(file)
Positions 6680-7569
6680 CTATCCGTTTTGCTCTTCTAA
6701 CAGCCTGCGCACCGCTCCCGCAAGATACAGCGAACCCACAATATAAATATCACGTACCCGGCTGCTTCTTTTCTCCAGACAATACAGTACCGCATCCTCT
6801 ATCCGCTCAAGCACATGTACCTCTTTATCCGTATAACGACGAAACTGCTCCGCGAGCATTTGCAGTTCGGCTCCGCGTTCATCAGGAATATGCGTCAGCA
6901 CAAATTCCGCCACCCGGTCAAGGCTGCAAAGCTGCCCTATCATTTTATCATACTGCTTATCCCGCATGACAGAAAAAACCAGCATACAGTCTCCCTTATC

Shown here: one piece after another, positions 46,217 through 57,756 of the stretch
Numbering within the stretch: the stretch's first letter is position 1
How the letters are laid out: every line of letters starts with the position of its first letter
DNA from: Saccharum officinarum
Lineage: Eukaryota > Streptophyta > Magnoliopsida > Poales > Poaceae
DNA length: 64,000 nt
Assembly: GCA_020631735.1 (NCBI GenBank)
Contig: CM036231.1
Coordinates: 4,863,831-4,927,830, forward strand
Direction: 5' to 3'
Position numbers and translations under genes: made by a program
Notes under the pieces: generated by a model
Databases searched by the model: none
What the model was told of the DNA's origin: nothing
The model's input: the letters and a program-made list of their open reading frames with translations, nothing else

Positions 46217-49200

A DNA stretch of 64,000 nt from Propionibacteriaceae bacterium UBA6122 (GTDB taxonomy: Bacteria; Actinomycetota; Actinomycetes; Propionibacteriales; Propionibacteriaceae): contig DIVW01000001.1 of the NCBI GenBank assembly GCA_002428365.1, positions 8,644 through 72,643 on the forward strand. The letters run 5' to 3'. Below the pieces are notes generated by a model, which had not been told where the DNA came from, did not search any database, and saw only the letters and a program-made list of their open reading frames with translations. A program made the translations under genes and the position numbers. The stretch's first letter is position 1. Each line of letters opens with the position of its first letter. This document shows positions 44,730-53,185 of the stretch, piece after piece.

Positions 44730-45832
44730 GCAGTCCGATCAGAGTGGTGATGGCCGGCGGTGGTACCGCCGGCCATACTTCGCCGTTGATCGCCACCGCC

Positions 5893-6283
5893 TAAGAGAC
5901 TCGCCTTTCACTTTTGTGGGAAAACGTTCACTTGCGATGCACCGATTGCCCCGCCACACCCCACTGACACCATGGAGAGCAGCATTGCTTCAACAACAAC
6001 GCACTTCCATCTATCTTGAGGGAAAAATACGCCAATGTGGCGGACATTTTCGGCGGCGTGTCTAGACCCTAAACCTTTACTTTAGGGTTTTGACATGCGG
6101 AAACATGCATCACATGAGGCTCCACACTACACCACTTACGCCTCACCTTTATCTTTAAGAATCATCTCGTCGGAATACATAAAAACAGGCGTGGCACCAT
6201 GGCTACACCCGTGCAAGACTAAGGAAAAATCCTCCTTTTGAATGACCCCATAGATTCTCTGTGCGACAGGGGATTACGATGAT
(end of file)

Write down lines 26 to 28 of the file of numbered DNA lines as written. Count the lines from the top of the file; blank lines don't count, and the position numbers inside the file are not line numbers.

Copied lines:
5893 TAAGAGAC
5901 TCGCCTTTCACTTTTGTGGGAAAACGTTCACTTGCGATGCACCGATTGCCCCGCCACACCCCACTGACACCATGGAGAGCAGCATTGCTTCAACAACAAC
6001 GCACTTCCATCTATCTTGAGGGAAAAATACGCCAATGTGGCGGACATTTTCGGCGGCGTGTCTAGACCCTAAACCTTTACTTTAGGGTTTTGACATGCGG